Stand for Something: Vote

The thoughts and opinions of this column are those of the writer and are not necessarily shared by the Longmont Observer.

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My very first political memory was watching Bill Clinton debate someone. It must’ve been the 1996 election, so that’d be Bob Dole. I don’t remember what they were talking about but I remember watching the TV, and then turning around and asking my parents, “You’re going to vote, right?” And my Dad responded with pride, “Of course!”

It never would’ve occurred to my parents to not vote. They’d worked too hard for it. My family arrived from India on January 1st, 1988, when I was just 7 months old. We were sponsored, thus getting our visas fast tracked, by my aunt and uncle who had lived here since the 70s. My parents gave up lives in India, with people they knew, in communities they had deep roots in. They showed up here with a few suitcases of clothes, the love of family and a dream of building better lives for their kids. You’re damn right my parents were voting.

One of my earliest memories is from 1993, when my parents, my sisters and I went down to the Immigration and Naturalization Services office in Chicago. I remember my mom telling me, “If anyone asks you any questions, just answer as best you can.” Used to be when I would tell this story, I would in hindsight scoff at the idea of an immigration official questioning a child. Times change.

I didn’t understand this at the time, but we were there so that my parents could take the Citizenship Test, which consists of passing a written and oral test on American history and civics. (One third of natural born citizens fail the test, my 15-year-old niece could be one of them, while 97.5% of immigrants pass.)

So voting has always been obviously important to me as a measure of civic engagement, and as an important civic duty. There’s been an article from New York Magazine making the rounds about why some millennials haven’t voted in the past, or aren’t planning to vote. I cannot, in the slightest, identify with any of these people. To paraphrase, One time I voted and didn’t get what I want. Voting doesn’t do anything! Protesting tickles my lizard brain better! is not a sentiment I can respect.

But I’m clearly in the minority. Only 55% of eligible voters cast ballots in the 2016 election. Midterm elections are usually around 40%. People just don’t vote in this country. We’ve always been bad at it. Ask yourself: If you had just 11 years earlier overthrown the yoke of the most powerful empire on Earth, and founded a new country, and were holding an ELECTION for the leader of that country, would you vote? I’d wager you’d say yes. How many of our countrymen do you think said the same in 1788, upon the election of the first American president, George Washington? 12 percent! Just 12% of white landowning males could be bothered to do the thing they’d just finished fighting a war for!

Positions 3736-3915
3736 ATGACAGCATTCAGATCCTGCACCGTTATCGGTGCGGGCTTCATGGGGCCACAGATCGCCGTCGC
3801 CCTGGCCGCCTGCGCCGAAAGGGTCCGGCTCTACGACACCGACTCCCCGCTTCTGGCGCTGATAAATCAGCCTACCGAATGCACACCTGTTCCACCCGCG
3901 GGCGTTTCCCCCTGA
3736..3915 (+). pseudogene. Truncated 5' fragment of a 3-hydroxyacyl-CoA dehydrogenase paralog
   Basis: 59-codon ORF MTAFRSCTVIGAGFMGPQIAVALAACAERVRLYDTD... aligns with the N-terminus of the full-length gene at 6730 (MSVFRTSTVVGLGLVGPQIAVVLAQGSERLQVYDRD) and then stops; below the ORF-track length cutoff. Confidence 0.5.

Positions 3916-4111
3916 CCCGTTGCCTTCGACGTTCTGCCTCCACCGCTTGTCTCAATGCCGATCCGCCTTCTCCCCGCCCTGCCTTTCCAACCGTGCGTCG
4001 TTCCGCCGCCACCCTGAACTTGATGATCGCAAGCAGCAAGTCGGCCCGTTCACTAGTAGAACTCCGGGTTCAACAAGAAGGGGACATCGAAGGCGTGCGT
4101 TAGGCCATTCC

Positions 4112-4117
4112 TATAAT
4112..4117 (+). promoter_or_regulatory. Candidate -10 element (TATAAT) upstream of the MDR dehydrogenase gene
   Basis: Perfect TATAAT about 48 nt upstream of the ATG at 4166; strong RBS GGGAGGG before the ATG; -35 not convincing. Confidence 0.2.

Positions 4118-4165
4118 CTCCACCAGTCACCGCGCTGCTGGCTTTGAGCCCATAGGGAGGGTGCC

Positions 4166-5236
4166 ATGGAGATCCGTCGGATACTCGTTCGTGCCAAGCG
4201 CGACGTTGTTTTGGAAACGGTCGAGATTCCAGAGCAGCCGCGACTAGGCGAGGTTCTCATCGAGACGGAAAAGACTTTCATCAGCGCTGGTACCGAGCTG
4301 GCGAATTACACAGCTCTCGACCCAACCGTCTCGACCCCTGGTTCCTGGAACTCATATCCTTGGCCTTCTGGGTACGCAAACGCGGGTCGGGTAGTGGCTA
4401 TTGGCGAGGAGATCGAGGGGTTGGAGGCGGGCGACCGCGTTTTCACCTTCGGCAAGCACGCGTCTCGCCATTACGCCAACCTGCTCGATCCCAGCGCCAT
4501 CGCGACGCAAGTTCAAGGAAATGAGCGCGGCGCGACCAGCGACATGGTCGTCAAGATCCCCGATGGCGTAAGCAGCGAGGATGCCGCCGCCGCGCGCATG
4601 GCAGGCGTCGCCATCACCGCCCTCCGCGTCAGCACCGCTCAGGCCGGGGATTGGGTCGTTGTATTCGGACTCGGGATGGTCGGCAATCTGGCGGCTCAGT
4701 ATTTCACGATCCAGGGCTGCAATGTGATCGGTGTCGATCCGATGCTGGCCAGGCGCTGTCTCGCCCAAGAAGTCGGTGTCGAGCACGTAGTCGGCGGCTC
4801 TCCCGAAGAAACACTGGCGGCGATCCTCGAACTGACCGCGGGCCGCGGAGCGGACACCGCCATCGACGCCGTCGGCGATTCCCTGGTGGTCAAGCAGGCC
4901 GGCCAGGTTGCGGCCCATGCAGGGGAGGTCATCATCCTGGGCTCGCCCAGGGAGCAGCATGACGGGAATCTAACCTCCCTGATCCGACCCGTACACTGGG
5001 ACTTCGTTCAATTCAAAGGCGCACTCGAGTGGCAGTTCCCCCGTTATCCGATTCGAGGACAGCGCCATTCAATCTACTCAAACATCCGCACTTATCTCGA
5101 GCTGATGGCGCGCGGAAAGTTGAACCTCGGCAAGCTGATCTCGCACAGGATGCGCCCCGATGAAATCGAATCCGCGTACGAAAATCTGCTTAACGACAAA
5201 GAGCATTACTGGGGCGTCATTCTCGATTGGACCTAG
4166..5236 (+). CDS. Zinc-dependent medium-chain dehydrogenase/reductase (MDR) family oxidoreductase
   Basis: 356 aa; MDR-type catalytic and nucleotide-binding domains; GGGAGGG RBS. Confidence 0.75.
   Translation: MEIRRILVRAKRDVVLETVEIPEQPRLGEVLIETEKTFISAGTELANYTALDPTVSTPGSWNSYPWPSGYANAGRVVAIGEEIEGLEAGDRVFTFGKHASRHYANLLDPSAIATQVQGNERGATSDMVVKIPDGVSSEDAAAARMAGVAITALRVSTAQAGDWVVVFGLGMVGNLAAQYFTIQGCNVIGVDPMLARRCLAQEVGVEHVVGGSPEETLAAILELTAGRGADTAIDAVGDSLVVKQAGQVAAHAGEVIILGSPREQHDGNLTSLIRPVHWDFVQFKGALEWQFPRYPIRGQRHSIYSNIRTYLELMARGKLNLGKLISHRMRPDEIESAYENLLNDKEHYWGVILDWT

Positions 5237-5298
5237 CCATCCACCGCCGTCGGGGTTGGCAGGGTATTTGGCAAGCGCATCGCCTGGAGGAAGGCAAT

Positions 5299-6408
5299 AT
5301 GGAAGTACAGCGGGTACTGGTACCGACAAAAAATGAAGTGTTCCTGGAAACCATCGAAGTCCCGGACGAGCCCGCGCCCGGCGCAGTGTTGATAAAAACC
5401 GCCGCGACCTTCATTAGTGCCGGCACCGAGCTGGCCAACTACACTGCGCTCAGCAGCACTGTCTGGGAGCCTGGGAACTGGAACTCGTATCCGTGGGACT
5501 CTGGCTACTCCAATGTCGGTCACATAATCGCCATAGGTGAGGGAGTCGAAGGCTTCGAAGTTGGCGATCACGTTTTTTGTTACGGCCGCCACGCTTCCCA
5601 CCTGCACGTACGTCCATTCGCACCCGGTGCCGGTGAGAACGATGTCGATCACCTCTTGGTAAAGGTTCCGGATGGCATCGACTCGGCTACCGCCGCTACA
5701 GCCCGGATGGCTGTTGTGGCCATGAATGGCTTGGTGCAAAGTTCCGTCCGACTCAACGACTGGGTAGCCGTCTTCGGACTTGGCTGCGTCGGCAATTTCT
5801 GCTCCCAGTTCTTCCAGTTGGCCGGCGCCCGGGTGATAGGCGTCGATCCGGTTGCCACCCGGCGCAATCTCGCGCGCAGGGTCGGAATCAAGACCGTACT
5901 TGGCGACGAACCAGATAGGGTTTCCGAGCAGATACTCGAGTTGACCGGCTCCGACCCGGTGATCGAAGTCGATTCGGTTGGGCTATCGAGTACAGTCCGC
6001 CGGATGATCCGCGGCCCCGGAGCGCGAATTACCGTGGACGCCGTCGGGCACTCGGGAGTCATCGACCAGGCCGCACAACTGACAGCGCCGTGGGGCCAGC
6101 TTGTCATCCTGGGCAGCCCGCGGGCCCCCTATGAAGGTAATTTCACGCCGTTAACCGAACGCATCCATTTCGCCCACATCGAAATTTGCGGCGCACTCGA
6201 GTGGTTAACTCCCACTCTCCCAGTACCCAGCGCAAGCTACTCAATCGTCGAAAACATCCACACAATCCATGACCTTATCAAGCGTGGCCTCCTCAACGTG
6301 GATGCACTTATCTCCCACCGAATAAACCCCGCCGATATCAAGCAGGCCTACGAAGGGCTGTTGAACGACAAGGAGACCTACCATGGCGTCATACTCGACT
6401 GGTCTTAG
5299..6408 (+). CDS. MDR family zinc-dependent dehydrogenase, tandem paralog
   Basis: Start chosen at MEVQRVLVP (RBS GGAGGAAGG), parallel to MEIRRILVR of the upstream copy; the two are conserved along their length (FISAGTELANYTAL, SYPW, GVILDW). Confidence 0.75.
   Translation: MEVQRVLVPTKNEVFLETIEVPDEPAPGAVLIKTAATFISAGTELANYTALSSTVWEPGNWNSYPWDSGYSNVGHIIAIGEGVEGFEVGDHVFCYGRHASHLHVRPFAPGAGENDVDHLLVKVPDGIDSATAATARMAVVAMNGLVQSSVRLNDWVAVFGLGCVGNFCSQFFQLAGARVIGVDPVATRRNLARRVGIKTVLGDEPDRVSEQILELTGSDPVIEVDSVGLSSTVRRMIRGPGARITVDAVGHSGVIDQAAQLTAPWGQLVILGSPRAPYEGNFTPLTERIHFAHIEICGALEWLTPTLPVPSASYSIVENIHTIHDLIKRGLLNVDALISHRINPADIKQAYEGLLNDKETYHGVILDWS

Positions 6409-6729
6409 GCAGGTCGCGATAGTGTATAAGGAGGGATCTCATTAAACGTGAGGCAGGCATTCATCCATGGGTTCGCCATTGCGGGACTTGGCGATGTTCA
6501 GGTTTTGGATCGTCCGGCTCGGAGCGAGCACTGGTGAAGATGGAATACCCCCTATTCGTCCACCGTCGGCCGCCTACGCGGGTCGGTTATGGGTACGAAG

But today, I implore you to vote. I pine for it. I’d beg, if I thought it would help. I won’t recap the abundant reasons available on the front pages of every national newspaper. They say it every time, and every time I roll my eyes, but this really is the most important election of our lifetimes. Even if you’re skeptical of the power of voting, with everything that’s going on, this may be the time your voice is most important. This is the time when everyone agrees that the country is sitting on a knife’s edge, ready to teeter. Speak up. Let your voice be heard on the issues you care about most.

Who knows, maybe you’ll like it.

A few notes: Colorado is gloriously a vote by mail state, and if you’re registered to vote you should’ve already received your ballot in the mail. It’s too late to mail it back for it to count, so return it to one of many 24 hour ballot drop off boxes before 7 PM. The Secretary of State can tell you if you’re registered, and where. If you are not registered, or registered at an old address, you can update your registration at a Voter Service Center and Polling Place, of which in Longmont there are three. Bring a valid form of ID such as a driver’s license or other DMV issued ID, a passport, or a utility bill. If you are working more than 9 hours tomorrow, then your employer is legally required to give you two paid hours off in order to go vote (though you were supposed to request it yesterday so…ask nicely?).

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